The programmer of Object A needs to take into account the transaction settings of both Object A and ClientBO.clsClientSVR (lets call it Object B) when implementing such functionality.  The programmer’s options are not limited by the transactional settings of Object B, even if he receives it in binary format, as the MTSTransactionMode setting can be overridden by setting the property on the COM+ administration console (there are some limitations though, for example: You cannot trust an object originally marked Not an COM+ Object object to participate in a transaction if was not designed for that purpose).  The programmer will have to decide whether Object A and Object B should share the same transaction, participate in separate transactions, or if one or either should run without transactions. 

It is important to note that Object B will join Object A in its transaction only if Object A is already running within a transaction (MTSTransactionMode = Requires Transaction  or Requires New Transaction) and Object B has MTSTransactionMode setting of Uses Transaction  or Requires Transaction

As can be seen from above code, using Client on a BO level is pure object oriented programming.  Transaction and state management is done by COM+.  The root object trusts the secondary object not to call SetComplete between method calls.  The developer of the root object can easily obtain the MTSTransactionMoce setting of the secondary object by using the COM+ administration console.  The developer can then use the COM+ State Rules to decide whether the two objects can use the same transaction and what the scope of the second object should be. If the root object runs inside a different transaction than the secondary object, the root object can control the scope of the transaction of the secondary object by either calling the SetComplete method of the secondary object by means of a wrapper method, or by simply deactivating the object as soon as possible.  I prefer the second option, as it fits neatly into the rule Acquire resources late and release them early.  For interest’s sake, the SetComplete wrapper method can be implemented as shown below.  If Object A calls this method on Object B, when the method completes it passes through the object context when returning control to Object A, at which time COM+ will inspect the IsDone flag and recycle Object B.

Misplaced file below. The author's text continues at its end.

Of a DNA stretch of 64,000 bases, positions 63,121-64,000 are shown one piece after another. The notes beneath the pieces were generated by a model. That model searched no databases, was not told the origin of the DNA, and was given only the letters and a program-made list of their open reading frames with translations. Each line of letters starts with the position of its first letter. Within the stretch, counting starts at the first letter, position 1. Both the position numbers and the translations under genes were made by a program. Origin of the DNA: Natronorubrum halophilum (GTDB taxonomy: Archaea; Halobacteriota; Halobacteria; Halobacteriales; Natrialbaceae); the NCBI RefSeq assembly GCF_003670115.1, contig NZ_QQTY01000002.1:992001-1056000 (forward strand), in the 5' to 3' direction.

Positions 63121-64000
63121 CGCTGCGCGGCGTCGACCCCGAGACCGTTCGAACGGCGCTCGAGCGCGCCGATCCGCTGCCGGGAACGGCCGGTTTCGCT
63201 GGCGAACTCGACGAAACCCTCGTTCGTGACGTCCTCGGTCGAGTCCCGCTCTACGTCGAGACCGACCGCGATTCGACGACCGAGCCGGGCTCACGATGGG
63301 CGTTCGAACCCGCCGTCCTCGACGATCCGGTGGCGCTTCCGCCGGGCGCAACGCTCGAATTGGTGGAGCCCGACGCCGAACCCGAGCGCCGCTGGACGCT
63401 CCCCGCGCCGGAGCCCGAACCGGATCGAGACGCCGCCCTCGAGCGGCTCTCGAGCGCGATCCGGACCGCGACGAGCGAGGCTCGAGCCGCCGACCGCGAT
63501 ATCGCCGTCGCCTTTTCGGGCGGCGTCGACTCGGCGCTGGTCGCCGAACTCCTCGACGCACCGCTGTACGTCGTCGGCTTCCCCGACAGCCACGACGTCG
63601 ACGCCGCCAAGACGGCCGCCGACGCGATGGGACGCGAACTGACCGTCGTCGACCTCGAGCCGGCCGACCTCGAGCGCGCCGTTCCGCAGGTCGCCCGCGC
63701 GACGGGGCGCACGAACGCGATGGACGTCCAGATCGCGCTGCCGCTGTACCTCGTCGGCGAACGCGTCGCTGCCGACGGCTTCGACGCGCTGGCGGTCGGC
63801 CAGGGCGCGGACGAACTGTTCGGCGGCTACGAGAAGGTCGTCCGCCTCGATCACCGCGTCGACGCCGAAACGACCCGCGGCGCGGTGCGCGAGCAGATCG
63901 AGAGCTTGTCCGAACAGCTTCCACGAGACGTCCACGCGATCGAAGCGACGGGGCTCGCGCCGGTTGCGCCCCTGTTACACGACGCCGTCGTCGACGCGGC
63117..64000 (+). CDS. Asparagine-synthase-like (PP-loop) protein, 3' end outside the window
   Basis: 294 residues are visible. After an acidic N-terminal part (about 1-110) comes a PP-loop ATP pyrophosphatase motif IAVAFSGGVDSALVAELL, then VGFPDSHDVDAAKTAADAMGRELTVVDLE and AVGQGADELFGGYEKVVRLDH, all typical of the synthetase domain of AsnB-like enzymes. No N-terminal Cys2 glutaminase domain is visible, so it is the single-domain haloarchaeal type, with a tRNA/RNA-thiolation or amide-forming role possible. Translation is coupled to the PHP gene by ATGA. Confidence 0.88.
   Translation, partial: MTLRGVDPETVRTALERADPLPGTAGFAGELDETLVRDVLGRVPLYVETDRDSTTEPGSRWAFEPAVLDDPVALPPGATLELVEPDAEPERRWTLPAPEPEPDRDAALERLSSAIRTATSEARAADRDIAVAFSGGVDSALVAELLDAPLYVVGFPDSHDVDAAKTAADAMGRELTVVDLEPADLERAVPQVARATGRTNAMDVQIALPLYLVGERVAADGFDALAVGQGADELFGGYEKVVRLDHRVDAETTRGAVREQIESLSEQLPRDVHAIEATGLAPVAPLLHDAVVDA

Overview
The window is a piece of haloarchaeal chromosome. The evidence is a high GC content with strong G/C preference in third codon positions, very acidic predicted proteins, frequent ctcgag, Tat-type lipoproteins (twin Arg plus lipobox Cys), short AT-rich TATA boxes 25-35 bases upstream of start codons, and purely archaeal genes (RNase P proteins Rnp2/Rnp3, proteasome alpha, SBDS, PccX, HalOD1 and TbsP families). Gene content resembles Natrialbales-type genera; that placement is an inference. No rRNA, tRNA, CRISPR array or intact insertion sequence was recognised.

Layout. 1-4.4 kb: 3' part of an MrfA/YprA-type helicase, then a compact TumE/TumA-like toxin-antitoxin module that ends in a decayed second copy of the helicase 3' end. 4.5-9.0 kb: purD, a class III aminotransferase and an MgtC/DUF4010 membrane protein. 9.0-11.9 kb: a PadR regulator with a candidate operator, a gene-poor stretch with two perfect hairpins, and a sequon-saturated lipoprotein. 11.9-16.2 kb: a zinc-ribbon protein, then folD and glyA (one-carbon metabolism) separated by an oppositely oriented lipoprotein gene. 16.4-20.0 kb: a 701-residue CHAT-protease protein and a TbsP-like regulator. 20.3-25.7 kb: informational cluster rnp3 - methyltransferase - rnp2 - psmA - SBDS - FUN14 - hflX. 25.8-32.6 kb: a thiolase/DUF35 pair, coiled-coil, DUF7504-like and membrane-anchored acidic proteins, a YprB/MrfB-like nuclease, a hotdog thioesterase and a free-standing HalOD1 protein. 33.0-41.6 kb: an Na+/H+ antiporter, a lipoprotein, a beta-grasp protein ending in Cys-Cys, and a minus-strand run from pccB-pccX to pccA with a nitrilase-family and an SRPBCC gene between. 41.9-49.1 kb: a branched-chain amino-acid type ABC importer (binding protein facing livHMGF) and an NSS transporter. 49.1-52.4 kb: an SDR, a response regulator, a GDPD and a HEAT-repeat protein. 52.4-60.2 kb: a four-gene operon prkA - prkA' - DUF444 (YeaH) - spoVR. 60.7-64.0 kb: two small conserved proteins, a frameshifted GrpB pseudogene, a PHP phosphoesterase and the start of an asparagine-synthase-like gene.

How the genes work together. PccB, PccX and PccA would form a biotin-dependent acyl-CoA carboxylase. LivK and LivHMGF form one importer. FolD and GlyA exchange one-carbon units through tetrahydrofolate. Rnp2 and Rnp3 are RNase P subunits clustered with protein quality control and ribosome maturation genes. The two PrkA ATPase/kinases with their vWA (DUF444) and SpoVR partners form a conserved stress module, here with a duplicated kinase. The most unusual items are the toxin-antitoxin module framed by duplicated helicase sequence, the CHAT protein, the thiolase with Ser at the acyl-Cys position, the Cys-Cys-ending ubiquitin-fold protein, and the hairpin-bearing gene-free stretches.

Public Sub SetComplete()
      Dim lobjMTS As ObjectContext: Set lobjMTS = GetObjectContext()
         If Not lobjMTS  Is Nothing Then lobjMTS.SetComplete
      End Function

In the samples I always use the CreateInstance method to create a new object instance.  In real life however, I prefer to wrap this inside a function. This is very useful when switching between MTS and COM+, as you should use CreateInstance for MTS while CreateObject is the preferred method for COM+.  The function is quite simple and does the following (sample shown is configured for use with MTS - in COM+ I always use CreateObject

      Public Function Generate_Object(pstrProgID$) As Object
      Dim lobjMTS As ObjectContext: Set lobjMTS = GetObjectContext
      If lobjMTS Is Nothing Then
         Set Generate_Object = CreateObject(pstrProgID)
         Set Generate_Object = lobjMTS.CreateInstance(pstrProgID)
       End If
      End Function